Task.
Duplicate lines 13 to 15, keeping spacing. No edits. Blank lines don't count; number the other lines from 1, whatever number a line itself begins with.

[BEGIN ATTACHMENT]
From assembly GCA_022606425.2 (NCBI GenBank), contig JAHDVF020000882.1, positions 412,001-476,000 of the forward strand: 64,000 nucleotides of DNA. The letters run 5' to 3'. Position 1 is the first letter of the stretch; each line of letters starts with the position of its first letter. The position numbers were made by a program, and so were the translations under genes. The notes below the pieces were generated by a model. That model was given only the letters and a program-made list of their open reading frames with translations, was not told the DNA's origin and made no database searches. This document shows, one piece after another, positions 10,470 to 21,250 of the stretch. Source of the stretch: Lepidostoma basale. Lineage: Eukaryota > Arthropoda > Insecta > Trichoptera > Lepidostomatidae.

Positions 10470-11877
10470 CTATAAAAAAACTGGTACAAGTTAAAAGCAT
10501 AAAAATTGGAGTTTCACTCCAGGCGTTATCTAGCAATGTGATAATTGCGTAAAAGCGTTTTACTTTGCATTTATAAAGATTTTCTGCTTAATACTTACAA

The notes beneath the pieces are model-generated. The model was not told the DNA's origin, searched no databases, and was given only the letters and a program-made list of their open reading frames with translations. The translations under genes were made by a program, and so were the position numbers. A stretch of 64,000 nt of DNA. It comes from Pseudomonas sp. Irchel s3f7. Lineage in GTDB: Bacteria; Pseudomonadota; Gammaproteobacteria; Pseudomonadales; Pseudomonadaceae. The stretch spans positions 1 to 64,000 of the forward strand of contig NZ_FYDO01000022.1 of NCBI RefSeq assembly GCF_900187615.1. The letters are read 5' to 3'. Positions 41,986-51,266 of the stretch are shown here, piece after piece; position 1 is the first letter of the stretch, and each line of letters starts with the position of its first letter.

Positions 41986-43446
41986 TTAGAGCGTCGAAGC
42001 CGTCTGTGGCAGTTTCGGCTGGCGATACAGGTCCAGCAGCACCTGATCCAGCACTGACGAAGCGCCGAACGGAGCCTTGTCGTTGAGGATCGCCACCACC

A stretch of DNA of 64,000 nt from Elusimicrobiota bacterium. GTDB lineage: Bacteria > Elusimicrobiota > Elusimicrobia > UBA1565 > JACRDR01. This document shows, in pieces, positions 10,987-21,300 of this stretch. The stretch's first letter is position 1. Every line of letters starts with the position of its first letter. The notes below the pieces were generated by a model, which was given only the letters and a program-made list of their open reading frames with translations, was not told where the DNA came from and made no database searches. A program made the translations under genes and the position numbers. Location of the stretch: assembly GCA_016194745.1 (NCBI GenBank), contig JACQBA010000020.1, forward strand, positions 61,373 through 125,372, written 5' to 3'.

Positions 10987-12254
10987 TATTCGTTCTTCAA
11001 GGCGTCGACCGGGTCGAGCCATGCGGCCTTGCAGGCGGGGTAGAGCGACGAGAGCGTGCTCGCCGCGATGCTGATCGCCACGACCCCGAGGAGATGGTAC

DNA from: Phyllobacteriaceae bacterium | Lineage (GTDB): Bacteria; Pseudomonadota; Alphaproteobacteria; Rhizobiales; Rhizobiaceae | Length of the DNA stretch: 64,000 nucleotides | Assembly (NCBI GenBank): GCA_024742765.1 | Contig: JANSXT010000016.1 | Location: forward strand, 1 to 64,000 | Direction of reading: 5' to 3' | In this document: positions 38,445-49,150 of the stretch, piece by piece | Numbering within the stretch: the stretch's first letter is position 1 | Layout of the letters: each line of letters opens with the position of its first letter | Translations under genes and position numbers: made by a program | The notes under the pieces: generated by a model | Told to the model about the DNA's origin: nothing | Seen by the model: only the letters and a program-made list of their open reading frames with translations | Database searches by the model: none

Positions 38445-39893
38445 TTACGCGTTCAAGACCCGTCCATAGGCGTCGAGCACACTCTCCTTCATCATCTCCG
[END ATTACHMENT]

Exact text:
DNA from: Phyllobacteriaceae bacterium | Lineage (GTDB): Bacteria; Pseudomonadota; Alphaproteobacteria; Rhizobiales; Rhizobiaceae | Length of the DNA stretch: 64,000 nucleotides | Assembly (NCBI GenBank): GCA_024742765.1 | Contig: JANSXT010000016.1 | Location: forward strand, 1 to 64,000 | Direction of reading: 5' to 3' | In this document: positions 38,445-49,150 of the stretch, piece by piece | Numbering within the stretch: the stretch's first letter is position 1 | Layout of the letters: each line of letters opens with the position of its first letter | Translations under genes and position numbers: made by a program | The notes under the pieces: generated by a model | Told to the model about the DNA's origin: nothing | Seen by the model: only the letters and a program-made list of their open reading frames with translations | Database searches by the model: none

Positions 38445-39893
38445 TTACGCGTTCAAGACCCGTCCATAGGCGTCGAGCACACTCTCCTTCATCATCTCCG